Explore further: Breast cancer drug not recommended for use in England

Related Stories

Breast cancer drug not recommended for use in England

September 4, 2017
The drug fulvestrant (Faslodex) has not been recommended in England to treat late stage breast cancer, in draft guidance.

Promising immunotherapy drug now available for some lung cancer patients in England

September 21, 2017
Some lung cancer patients in England can now be offered a potentially life-extending immunotherapy drug.

Breast cancer drug approved for NHS England

June 16, 2017
The drug trastuzumab emtansine (Kadcyla) will soon be routinely available for patients in England with an advanced type of breast cancer.

Some cancer drugs approved in Europe might not have sufficient evidence of survival benefits, says study

October 6, 2017
Most cancer drugs approved in Europe from 2009-2013 weren't backed by sufficient scientific evidence that they work, according to a new study.

Palbociclib efficacious in metastatic breast cancer

November 17, 2016
(HealthDay)—Palbociclib can help slow the progression of advanced breast cancer, according to a study published in the Nov. 17 issue of the New England Journal of Medicine.

Drug combination slows breast cancer spread

March 2, 2016
A combination of two drugs delays progression of advanced, aggressive breast cancer by an average of nine months - working in all subsets of the most common type of breast cancer.

Recommended for you

Study prompts new ideas on cancers' origins

December 16, 2017
Rapidly dividing, yet aberrant stem cells are a major source of cancer. But a new study suggests that mature cells also play a key role in initiating cancer—a finding that could upend the way scientists think about the ...

What does hair loss have to teach us about cancer metastasis?

December 15, 2017
Understanding how cancer cells are able to metastasize—migrate from the primary tumor to distant sites in the body—and developing therapies to inhibit this process are the focus of many laboratories around the country. ...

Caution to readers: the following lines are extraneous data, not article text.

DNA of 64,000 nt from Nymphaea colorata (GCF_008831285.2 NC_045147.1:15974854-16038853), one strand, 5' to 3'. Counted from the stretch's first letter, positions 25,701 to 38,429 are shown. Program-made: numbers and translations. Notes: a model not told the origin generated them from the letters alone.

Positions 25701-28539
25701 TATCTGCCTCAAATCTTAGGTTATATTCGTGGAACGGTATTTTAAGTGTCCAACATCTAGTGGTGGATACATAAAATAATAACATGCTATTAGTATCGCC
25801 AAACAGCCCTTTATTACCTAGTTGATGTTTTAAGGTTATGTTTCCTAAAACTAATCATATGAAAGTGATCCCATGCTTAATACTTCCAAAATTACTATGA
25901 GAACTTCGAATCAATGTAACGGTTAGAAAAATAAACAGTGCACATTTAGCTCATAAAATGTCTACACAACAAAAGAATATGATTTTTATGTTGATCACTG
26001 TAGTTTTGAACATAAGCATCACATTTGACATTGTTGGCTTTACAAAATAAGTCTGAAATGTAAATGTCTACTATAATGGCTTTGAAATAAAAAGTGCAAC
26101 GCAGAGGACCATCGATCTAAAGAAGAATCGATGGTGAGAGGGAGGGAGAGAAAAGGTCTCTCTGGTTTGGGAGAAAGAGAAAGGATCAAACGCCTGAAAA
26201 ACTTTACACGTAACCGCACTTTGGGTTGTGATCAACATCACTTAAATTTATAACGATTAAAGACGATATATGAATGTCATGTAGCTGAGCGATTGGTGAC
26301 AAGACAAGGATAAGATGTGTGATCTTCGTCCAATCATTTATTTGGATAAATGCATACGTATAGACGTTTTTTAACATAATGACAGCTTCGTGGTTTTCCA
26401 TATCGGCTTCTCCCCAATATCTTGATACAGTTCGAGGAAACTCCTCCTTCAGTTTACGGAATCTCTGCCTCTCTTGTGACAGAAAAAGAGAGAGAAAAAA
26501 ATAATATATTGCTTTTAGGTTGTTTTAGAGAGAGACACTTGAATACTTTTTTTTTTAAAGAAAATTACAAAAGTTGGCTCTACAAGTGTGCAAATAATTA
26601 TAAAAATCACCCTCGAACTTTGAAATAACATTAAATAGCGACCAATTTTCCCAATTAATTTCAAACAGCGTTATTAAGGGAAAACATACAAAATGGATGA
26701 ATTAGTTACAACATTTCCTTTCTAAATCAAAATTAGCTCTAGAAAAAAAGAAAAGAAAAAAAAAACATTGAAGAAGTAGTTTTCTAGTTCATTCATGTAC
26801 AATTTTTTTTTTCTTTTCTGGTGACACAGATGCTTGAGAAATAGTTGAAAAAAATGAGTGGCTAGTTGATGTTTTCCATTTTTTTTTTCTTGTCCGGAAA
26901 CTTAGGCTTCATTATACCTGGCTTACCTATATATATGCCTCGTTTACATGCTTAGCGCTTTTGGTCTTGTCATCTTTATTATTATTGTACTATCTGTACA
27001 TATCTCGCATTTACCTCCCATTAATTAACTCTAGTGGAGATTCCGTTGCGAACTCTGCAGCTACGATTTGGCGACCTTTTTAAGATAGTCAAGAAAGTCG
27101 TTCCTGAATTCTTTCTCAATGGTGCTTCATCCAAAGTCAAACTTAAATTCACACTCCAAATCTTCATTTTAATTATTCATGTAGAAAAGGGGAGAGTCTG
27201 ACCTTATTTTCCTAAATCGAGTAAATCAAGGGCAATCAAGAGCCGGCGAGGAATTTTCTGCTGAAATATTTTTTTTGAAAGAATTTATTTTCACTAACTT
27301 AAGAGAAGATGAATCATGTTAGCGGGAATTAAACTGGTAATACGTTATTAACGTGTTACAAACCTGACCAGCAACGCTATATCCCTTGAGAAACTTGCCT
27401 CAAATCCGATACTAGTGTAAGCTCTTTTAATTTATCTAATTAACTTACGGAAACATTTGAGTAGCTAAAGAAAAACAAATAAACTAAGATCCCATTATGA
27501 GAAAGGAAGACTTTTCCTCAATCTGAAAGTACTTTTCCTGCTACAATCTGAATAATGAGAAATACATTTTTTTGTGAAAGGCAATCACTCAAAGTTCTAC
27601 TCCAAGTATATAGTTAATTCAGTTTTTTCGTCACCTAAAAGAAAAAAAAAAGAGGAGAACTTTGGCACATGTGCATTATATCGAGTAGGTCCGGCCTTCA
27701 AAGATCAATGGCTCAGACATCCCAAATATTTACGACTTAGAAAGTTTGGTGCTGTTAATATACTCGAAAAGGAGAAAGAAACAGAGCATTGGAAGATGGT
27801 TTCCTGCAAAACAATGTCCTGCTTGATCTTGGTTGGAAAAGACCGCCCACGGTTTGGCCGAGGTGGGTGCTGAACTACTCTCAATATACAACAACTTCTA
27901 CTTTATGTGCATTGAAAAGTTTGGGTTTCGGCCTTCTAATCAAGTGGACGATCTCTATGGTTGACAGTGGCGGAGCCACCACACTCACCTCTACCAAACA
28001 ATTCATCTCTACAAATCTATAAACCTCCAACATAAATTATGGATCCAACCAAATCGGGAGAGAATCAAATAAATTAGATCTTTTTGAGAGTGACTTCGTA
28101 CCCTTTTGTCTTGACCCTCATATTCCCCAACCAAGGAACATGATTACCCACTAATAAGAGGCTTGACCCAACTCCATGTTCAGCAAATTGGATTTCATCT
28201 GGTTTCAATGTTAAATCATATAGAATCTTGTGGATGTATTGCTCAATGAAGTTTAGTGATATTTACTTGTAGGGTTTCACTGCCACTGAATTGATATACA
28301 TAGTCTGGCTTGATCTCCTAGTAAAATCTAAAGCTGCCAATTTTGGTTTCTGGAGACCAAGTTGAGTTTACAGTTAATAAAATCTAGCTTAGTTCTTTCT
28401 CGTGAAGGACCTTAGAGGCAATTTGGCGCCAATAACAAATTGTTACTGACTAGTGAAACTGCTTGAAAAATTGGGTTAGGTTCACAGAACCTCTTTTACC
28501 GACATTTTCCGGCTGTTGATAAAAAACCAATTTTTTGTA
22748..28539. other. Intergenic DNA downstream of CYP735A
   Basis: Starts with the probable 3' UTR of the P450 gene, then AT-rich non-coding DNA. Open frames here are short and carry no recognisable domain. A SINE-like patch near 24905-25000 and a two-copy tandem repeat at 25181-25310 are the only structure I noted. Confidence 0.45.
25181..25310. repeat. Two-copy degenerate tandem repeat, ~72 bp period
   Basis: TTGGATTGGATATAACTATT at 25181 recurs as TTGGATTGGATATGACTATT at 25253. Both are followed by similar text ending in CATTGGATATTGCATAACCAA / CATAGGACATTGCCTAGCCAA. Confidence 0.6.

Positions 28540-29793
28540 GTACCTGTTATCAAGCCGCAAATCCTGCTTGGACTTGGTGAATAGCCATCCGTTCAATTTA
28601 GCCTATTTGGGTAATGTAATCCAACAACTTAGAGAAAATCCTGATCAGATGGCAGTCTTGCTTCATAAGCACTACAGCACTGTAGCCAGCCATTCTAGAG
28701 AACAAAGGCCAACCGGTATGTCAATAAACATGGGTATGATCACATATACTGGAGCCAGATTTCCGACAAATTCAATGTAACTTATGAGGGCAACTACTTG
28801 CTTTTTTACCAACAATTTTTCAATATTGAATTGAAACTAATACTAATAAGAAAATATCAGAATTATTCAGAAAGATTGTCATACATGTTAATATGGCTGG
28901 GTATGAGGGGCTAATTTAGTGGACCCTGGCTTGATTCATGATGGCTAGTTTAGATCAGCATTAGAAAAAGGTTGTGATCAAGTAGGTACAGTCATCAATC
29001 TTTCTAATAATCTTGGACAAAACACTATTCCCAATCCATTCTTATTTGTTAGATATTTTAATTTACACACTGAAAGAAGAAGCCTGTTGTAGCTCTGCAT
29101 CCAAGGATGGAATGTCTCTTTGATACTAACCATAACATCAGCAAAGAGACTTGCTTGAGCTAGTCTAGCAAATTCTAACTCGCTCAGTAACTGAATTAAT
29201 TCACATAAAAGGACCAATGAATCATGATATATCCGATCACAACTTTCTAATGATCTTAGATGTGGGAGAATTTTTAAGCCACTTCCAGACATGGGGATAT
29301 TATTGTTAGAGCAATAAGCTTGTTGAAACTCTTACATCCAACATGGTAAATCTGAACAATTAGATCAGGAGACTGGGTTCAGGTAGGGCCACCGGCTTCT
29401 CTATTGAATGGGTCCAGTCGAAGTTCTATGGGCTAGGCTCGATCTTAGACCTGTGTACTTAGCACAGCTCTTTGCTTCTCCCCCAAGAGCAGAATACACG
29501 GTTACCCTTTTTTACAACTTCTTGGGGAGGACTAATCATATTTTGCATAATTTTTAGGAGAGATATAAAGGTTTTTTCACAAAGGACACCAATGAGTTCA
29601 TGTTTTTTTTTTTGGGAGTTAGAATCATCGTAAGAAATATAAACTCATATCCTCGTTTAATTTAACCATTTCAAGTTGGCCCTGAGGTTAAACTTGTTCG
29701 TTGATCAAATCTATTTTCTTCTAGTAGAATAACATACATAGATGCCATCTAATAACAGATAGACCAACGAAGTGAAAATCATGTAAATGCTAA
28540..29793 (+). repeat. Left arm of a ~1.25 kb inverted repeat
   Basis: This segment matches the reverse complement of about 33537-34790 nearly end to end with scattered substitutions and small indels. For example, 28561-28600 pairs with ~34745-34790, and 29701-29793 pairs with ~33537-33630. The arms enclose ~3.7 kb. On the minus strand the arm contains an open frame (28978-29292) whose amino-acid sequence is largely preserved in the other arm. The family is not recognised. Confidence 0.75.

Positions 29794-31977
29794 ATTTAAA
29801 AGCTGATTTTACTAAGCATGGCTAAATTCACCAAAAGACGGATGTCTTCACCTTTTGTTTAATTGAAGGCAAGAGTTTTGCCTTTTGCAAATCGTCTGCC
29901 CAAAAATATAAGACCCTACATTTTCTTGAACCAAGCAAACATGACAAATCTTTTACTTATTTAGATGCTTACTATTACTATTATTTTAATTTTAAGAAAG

Cancer immunotherapy may work better in patients with specific genes

December 15, 2017
Cancer cells arise when DNA is mutated, and these cells should be recognized as "foreign" by the immune system. However, cancer cells have found ways to evade detection by the immune system.

Scientists pinpoint gene to blame for poorer survival rate in early-onset breast cancer patients

December 15, 2017
A new study led by scientists at the University of Southampton has found that inherited variation in a particular gene may be to blame for the lower survival rate of patients diagnosed with early-onset breast cancer.

Scientists unlock structure of mTOR, a key cancer cell signaling protein

December 14, 2017
Researchers in the Sloan Kettering Institute have solved the structure of an important signaling molecule in cancer cells. They used a new technology called cryo-EM to visualize the structure in three dimensions. The detailed ...

'Bet hedging' explains the efficacy of many combination cancer therapies

December 14, 2017
The efficacy of many FDA-approved cancer drug combinations is not due to synergistic interactions between drugs, but rather to a form of "bet hedging," according to a new study published by Harvard Medical School researchers ...

0 comments

Please sign in to add a comment. Registration is free, and takes less than a minute. Read more

Click here to reset your password.
Sign in to get notified via email when new comments are made.